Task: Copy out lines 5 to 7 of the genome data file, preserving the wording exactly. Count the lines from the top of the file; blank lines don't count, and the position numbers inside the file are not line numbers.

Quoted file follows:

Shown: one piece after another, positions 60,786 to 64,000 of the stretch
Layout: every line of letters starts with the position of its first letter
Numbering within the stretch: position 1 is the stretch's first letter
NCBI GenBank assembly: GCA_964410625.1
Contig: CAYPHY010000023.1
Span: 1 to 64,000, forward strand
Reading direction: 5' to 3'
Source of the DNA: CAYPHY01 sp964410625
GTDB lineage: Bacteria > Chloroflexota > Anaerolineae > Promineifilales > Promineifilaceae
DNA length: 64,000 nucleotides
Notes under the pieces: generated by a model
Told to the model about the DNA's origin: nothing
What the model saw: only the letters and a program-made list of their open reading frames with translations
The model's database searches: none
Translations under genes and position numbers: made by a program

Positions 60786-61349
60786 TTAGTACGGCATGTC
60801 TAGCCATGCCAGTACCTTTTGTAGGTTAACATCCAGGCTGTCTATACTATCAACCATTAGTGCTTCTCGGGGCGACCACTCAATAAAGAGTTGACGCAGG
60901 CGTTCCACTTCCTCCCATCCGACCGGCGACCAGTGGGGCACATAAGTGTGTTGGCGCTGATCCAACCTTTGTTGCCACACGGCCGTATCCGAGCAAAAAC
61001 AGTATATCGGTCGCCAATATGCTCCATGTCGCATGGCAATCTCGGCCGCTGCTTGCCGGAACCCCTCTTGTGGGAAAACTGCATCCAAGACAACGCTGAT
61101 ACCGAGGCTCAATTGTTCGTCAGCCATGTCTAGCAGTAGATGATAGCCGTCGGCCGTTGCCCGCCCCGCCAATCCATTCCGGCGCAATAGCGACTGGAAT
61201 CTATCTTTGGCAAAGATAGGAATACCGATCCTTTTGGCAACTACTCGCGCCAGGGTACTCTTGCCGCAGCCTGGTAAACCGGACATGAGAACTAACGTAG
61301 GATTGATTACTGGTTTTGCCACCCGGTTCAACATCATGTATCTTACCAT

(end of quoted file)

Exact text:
Contig: CAYPHY010000023.1
Span: 1 to 64,000, forward strand
Reading direction: 5' to 3'